Today marks the operational start of the Single Supervisory Mechanism (SSM), charged with supervision of European banks. A milestone paving the way for the SSM was the comprehensive assessment of European banking, released last Sunday by the European Central Bank (ECB) and the European Banking Authority (EBA). Unfortunately, the assessment was more comprehensive than apprehensive – and does not bode well for the future of European banking.
To meet its objectives of strengthening bank balance sheets, enhancing transparency and building confidence, the comprehensive assessment carried out a “forward-looking examination of bank’s solvency”, based on an adverse scenario specified by EBA back in April. By now, the results are well-known: 25 out of 130 assessed institutions were identified to have a combined capital shortfall of €24.6 bn, but taking into account the capital raised by these institutions during the year, the number is down to €9.5 bn, distributed over 13 banks, predominantly Southern European, with only 8 of them actually having to take action (the remaining five already subject to restructuring). So, raise €10 bn in new capital, and European banking is well and fine? Not exactly.
Although the ECB’s assessment is more comprehensive than the (discredited) stress tests carried out by the EBA over the past few years, it makes the same mistakes. The stress tests of the comprehensive assessment define capital ratio thresholds relative to (easily manipulated) risk-weighted assets, and specify an adverse scenario that is not very adverse, as Frances Coppola notes. “Most worrying of all, the sovereign bond yield rises in the ‘adverse’ scenario are far smaller than the yield spikes seen not only in the Eurozone periphery, but also in emerging Europe in the last decade. Do we believe that the horrors of the past will never return again”, she asks.
The ECB’s comprehensive assessment portray German and French banking as well-capitalized and healthy. The opposite is true: few banks are as poorly capitalized as the French and the German ones. In fact, they operate on the brink of insolvency, and an adverse turn of events could easily wipe out their thin capital buffers. Here is a snapshot of capital ratios in the largest German, French, Spanish and Italian banks, as measured relative to risk-weighted assets and total assets, respectively, under the assumptions of the ECB’s adverse scenario.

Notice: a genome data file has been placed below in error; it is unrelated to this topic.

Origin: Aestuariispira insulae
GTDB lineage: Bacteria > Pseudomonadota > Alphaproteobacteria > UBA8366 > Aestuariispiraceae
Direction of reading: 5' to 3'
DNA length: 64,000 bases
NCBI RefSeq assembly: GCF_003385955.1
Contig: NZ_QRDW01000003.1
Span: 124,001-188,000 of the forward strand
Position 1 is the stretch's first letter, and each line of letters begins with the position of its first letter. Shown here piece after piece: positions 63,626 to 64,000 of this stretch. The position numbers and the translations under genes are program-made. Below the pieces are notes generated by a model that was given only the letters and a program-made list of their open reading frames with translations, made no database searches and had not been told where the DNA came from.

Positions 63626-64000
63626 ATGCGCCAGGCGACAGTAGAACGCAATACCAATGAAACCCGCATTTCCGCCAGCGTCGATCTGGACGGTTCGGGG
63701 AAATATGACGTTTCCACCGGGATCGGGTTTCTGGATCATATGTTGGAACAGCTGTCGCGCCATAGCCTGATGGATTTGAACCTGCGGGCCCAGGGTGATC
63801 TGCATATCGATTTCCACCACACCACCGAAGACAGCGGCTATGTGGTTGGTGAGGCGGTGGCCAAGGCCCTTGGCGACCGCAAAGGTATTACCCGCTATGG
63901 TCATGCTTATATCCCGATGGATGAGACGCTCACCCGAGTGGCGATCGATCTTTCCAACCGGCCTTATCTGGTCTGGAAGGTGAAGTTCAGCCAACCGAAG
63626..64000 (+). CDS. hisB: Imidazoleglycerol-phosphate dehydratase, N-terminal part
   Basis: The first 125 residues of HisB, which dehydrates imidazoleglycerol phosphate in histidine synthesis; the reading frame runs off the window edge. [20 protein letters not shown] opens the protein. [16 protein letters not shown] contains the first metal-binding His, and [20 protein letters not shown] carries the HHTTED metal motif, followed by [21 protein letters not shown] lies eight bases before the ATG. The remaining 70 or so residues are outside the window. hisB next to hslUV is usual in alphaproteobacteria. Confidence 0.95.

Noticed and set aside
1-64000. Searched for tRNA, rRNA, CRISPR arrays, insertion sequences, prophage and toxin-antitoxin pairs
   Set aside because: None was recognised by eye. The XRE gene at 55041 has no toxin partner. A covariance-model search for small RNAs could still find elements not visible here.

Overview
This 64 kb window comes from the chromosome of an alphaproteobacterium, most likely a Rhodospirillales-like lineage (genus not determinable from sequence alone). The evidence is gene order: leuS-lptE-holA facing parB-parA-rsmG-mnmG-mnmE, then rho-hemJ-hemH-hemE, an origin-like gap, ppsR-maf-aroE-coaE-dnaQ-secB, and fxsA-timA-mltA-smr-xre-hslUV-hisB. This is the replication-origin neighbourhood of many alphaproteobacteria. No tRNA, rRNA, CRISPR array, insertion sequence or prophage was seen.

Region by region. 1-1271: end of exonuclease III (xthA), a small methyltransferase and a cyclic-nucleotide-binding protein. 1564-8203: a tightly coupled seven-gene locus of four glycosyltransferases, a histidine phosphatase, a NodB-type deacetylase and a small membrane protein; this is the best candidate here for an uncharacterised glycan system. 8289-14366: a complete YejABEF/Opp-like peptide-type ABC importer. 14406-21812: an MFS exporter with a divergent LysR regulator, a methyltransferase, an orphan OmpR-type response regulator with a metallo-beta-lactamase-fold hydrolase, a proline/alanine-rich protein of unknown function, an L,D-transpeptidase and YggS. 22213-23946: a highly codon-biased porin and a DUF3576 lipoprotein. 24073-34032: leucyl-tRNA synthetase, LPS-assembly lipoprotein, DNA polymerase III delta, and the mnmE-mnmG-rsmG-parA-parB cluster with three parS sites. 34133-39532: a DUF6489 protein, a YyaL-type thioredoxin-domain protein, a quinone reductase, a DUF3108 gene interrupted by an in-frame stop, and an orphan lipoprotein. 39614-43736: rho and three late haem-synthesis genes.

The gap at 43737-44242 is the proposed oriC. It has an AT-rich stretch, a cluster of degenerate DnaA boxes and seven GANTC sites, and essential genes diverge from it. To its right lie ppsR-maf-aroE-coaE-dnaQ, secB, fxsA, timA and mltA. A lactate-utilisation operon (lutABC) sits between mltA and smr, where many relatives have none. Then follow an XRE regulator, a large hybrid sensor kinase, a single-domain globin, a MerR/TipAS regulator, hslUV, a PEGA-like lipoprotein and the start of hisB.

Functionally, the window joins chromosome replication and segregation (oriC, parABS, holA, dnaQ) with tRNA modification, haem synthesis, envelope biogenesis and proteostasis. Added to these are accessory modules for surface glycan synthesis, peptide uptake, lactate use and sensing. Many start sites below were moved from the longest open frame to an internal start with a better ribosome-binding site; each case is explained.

|CET1 to RWAs (AQR adj., ’13)||CET1 to RWAs (adv. scen., ’14)||RWAs to TAs (end ’13)||CET1 to TAs (adv. scen., ’14)|
|Deutsche Zentral-Genossenschaftsbank AG||9.0||7.3||22.00||1.61|
|Société Générale SA||10.7||9.5||25.02||2.38|
|Banco Santander SA||10.3||10.2||42.78||4.36|
|Banco Bilbao Vizcaya Argentaria, SA||10.5||9.5||53.53||5.09|
|Caja de Ahorros y Pensiones de Barcelona||10.2||9.7||44.62||4.33|
|Intesa Sanpaolo SpA||11.7||10.0||44.36||4.44|
|Banca Monte dei Paschi di Siena SpA||7.0||4.7||39.24||1.84|
CET1: Common Equity Tier 1 capital; RWAs: risk-weighted assets; TAs: total assets
Note, first, that Core Equity Tier 1 (CET1) capital is a broader category of capital than equity capital and hence the figures for equity capital to total assets (not published in the comprehensive assessment) are even lower. [i] Second, bear in mind that the minimum requirement for equity capital agreed internationally in the Basel 3 accord, is 3 % of total assets (an important benchmark, although the formal deadline for full compliance was postponed until 2019, mainly as a result of pressure from large European banks). The largest French and German banks are below this threshold, already in the first year of the ECB’s 3-year projections. Add to this, that the adverse scenario is far off a crisis, and far off serious ‘stress’ (scenarios such as deflation, sovereign default, substantial asset price shocks etc, are not considered).